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Times Past: Jittery student floats through meditative traditions of New England learning

  • “Lately, I wonder how Miss Murphy routinely accomplished that feat of peacefulness with the 30 children in her class at Vernon Street School,” Marilyn McArthur writes in today’s memoir. METRO CREATIVE COMMONS

  • McARTHUR



Friday, August 11, 2017

“Now class, we will sit silently until the bell rings.”

We were suspended on the brink of the weekend, each alone at an immovable desk, and enveloped in a deeply calm and relaxed atmosphere of our mutual creation.

This was how Friday afternoons ended at my new school in second grade. Lately, I wonder how Miss Murphy routinely accomplished that feat of peacefulness with the 30 children in her class at Vernon Street School.

We had cleaned out our desks and filled the wastebasket in the corner with all the scrap paper of the week. Books and notebooks were arranged neatly in our desks and on shelves around the room.

Meanwhile, Miss Murphy had washed the blackboards with a big sponge, and someone had stepped outside to clap the erasers free of chalk dust. Inside my desk, my pencil case was clean of shavings, and my eight crayons were lined up in rainbow formation in their little tin box.

Now, our job was to settle down, cease wriggling and whispering, while Miss Murphy strolled the perimeter; absorbed in the task of watering geraniums on the windowsills.

With all tasks completed, and Miss Murphy back at her desk in front of the room, a stillness descended among us, until the slow ticking of the clock on the wall was the only sound in the room. We knew what came next: the bell would ring dismissal and the spell would be broken. For the time being, however, there we sat in a small eternity.

When summer came and I went to day camp, I met girls from other schools around the Pioneer Valley. Comparing our school experiences, it turned out they, too, had to sit quietly before dismissal on Fridays. Oh, it was the worst, absolutely the worst part of school; they squealed, shivering at the memory.

Surprised to discover a secret difference between my new friends and me, I am sure I did not pipe up to defend Miss Murphy. Normally, I whispered and passed notes like anybody else; more than anybody else, actually. I was talkative. I was a jittery student also, who sometimes jiggled my leg involuntarily, or tapped my pencil until asked to stop. But, I knew I rather liked the Friday afternoon silence.

I enjoyed the silent time at school the way I did some of my favorite things at camp; like staring into the fire, or listening to the drumming rain on the tarp above my head. I liked the change of pace, which slowed until eventually there was nothing at all to do. I liked the safe solitude of my desk, where no one intruded on my space or interrupted my thoughts.

“Thoughts” isn’t the right word, exactly. Not having to attend to anything outside myself, what came to the fore were not so much thoughts as sensations. A breeze through the open window grazed my cheek; outside, the breeze caused the flag and its rigging to flap and clank against the flagpole. My oak desk was smooth and shiny, and my fingers sought out the darkened nicks left in the wood by other children before me.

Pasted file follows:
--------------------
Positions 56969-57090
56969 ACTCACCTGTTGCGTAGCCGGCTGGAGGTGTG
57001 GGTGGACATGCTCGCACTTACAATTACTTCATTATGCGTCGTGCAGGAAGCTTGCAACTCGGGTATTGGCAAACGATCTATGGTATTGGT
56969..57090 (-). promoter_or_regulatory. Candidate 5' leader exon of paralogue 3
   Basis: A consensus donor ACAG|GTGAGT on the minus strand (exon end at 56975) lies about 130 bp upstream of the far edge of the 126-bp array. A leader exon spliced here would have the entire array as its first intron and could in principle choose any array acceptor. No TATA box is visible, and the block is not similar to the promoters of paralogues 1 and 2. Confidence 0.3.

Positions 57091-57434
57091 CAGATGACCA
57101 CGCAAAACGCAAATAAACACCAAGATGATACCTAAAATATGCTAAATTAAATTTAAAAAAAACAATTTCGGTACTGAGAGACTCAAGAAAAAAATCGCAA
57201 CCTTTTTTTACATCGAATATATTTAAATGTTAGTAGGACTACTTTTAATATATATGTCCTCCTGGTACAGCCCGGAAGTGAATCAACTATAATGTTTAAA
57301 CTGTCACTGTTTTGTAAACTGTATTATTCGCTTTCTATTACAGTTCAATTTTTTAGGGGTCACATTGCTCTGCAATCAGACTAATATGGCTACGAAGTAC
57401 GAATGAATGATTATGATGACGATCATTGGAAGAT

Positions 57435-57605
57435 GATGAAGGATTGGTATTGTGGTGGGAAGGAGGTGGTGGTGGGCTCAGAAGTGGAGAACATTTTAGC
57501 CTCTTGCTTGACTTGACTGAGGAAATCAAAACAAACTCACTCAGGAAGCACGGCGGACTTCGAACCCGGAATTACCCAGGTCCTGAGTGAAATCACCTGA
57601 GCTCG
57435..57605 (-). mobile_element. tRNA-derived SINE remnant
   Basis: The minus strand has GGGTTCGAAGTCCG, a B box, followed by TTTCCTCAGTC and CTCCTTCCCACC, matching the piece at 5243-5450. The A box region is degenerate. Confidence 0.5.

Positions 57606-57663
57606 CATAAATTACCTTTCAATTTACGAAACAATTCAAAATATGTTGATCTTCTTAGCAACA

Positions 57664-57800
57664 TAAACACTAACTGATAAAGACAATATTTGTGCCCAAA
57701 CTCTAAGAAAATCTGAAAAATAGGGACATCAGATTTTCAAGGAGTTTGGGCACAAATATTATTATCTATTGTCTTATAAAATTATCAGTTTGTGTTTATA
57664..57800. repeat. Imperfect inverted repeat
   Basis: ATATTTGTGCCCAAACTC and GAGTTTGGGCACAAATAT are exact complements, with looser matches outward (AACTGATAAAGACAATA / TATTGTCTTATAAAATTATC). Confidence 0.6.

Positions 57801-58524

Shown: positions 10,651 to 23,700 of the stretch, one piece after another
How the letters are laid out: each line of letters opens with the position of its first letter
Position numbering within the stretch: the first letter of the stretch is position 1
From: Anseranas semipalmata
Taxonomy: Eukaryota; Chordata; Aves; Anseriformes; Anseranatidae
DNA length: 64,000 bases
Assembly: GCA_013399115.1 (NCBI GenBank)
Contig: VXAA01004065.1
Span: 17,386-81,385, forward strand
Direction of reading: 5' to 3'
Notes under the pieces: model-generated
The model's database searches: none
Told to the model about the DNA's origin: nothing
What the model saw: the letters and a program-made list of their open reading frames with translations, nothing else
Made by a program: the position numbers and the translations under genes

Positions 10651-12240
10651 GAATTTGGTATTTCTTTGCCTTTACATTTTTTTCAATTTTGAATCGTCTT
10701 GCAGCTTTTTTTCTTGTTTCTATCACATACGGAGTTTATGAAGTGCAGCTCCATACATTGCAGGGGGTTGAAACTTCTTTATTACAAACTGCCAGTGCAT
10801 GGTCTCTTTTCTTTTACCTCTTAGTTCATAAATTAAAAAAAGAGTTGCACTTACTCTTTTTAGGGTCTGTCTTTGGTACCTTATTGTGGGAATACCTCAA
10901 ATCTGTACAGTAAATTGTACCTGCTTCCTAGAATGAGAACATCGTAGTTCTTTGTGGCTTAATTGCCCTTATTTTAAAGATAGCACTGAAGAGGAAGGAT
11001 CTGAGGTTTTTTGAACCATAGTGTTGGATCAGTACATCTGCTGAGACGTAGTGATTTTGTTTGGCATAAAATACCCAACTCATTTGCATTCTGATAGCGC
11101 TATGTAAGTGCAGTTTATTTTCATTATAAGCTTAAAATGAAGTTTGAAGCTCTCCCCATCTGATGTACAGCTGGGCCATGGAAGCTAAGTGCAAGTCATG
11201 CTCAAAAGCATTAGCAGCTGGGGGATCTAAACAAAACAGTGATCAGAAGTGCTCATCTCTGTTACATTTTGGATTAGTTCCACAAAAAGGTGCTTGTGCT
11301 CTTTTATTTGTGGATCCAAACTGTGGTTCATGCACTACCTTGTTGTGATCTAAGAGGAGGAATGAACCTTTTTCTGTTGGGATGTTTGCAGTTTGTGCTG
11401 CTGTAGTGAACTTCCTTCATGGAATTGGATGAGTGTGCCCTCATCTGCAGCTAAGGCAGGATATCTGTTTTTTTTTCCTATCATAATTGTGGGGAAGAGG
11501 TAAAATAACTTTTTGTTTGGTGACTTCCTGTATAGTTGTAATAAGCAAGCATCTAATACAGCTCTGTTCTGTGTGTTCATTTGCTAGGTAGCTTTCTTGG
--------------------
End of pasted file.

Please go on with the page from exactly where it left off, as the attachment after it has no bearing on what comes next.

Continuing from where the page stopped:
The tranquil mood heightened my senses and I found it thoroughly absorbing just to sit there and enjoy the full panoply of experience they delivered to me.

How in the world such a meditative tradition of mindfulness came to be established in New England public schools in the mid-20th century, I’m not sure.

Long ago, there were Puritan children here, compelled to sit through long Sabbaths in stillness. Our teachers were Irish Catholic women (Miss Murphy, Miss Maginnis, Miss Finn, Miss McGinty ...) who may have gone to parochial school and learned quiet meditative habits there.

Unfortunately, unskillful instruction in paying attention (Pay attention!) can veer toward the punitive, and too many children everywhere suffer the experience. Forceful suppression of individuality can cut a person off from discovery and experience of their own unique being, making it difficult to ever be quiet on the inside. Constant distraction has the same effect.

Lucky for us, there is always the example of local Massachusetts hero and freelance transcendentalist Henry David Thoreau, who would “rather sit on a pumpkin and have it all to myself, than be crowded on a velvet cushion.” “Wherever I sat,” Thoreau wrote in ‘Walden,’ “there I might live, and the landscape radiated from me accordingly.”

Sometimes, Thoreau could discern the chime of a distant church bell from his cabin on Walden Pond. At 3 p.m. on Fridays, we heard the shrill dismissal bell and were challenged to maintain composure just a little bit longer, until the moment we burst outside. Monday morning, teacher called the role, to which we replied, “present,” and a new week began. And so, we learned to try to be — present.

Marilyn McArthur lives in Conway. She blogs for the website: Overcoming Multiple Sclerosis at: www.overcomingms.org